Thursday, May 08, 2008

UK's Daily Mail going for the anti-emo moral panic again

I was wondering why a google search for "emo initiation" was even being made, let alone having the searcher get refered to an entry on my blog. I guess I shouldn't be suprised by the fact that it's the Daily Mail whipping up hysteria about emo and Britain's threatened youth[tm] again.

And how: Girl, 13, hangs herself after becoming obsessed with Emo 'suicide cult' rock band is the headline. My Chemical Romance is given as the prime example of these so-called "suicide cult" bands. I admit to being pleased that, as of the time of writing, every single one of the 41 comments on the article all say basically "you can't blame My Chemical Romance for this!!!"

More disturbing - disturbing because it shows just how crap the Daily Mail's coverage is, that is - is the claim of the existence of an initiation rite into emo subculture that requires a person to cut themselves before they can join. There is simply no such thing. "Emo" is a style of music, and, more recently, a kind of fashion. That's ALL it is. Anybody can "join", since there are no membership requirements to like music and dress in a certain way.

Yes, I'm aware that the poor girl who killed herself told her father that she cut herself as part of such an initiation. Either someone lied to her that such a thing exists, or she lied to her father about the real reason she cut herself. I suspect the latter: from personal experience, I know that the self-hate associated with depression and suicidal tendencies make it almost impossible to explain what you're going through, and why you take actions that seem stupid and self-destructive, in a way that you believe another person would ever be able to understand. I find it entirely plausible that Hannah simply couldn't explain why she did what she did, and came up with that explanation simply as a way of providing an explanation for something that she couldn't actually explain.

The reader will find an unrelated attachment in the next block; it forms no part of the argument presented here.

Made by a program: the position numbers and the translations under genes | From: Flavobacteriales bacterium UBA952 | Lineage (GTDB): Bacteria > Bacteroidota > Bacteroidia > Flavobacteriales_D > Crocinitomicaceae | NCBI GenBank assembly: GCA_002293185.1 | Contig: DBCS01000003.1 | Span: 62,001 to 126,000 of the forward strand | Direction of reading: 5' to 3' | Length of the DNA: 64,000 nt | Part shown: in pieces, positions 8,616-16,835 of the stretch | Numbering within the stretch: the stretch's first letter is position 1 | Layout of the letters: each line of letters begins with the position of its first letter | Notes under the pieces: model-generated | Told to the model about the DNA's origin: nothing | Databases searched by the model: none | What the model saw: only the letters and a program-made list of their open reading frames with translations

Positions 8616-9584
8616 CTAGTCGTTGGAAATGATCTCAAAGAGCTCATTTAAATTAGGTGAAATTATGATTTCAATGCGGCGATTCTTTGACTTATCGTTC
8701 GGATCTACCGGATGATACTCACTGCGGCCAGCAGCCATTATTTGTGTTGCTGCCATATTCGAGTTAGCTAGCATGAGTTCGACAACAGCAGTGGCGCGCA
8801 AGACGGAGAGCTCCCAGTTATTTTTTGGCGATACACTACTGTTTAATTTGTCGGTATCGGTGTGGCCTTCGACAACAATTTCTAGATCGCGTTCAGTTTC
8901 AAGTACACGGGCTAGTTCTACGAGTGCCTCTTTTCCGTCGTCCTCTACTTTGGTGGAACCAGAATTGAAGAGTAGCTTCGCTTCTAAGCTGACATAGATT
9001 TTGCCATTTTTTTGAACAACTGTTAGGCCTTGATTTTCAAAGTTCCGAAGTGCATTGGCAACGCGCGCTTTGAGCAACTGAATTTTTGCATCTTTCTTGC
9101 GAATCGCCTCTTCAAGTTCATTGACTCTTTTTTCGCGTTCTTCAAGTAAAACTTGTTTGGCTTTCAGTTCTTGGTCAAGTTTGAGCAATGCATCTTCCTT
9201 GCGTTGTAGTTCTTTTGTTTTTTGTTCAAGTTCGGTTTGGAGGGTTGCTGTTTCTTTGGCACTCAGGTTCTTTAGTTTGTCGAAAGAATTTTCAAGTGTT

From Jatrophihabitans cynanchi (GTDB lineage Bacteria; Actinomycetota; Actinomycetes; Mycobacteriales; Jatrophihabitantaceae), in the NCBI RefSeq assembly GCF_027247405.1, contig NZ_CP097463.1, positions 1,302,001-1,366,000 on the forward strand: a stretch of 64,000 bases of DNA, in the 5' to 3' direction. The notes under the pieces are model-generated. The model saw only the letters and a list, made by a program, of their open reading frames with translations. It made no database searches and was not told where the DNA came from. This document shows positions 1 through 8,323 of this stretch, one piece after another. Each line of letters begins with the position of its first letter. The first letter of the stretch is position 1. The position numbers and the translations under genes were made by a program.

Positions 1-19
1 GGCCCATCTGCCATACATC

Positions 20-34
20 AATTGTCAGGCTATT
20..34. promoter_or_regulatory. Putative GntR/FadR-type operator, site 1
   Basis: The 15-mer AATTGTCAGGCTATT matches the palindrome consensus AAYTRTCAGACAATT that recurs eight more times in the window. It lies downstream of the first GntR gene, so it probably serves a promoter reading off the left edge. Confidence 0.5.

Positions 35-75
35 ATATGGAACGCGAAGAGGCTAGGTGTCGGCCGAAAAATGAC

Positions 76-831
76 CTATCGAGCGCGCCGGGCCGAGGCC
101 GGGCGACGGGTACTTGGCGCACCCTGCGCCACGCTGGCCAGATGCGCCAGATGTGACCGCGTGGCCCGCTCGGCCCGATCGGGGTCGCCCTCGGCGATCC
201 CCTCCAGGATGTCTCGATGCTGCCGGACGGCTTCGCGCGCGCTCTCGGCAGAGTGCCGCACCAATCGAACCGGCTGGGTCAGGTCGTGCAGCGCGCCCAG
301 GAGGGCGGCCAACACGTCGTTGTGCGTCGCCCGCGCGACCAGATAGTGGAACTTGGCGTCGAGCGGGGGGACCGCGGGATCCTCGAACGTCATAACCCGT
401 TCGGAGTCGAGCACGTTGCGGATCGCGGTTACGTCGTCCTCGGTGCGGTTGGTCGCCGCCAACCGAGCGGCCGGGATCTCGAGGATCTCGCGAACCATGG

My adolescence was spent in what could be considered an "alternative subculture" (grunge, to be exact), and I wish to high heaven that people would stop blaming subcultures for "causing" the problems that their children face once they hit adolescence and start trying not to be children any more. Please, PLEASE understand this: the subcultural identification is not responsible for the problems, the problems are responsible for the subcultural identification.

The music helps people cope with depression, suicidal feelings, the realisation that nobody else can ever know what it is you feel and what you think, not completely, or perhaps not at all. The identification with people of similar tastes help you realise that others can at least partially understand you in a way that adults - who've already gone through all this - cannot. But the process is not perfect, and the fact that it fails sometimes, as it failed in Hannah's case, is no reason to deny that help to the youth that need it.

Cracking down on "emo" tendencies will oppress for no reason those who identify with the subculture. Those who aren't drawn to it for emotional stability will be forced to wear the stigma of falsely being considered emotionally unstable. Those who are drawn to the music and the style looking for emotional stability will only become more emotionally unstable if that outlet is denied to them. It will makes things worse, not better.

*sigh* I wish parents would try to be a little more understanding of their children, especially when they're entering the phase of not being children anymore.

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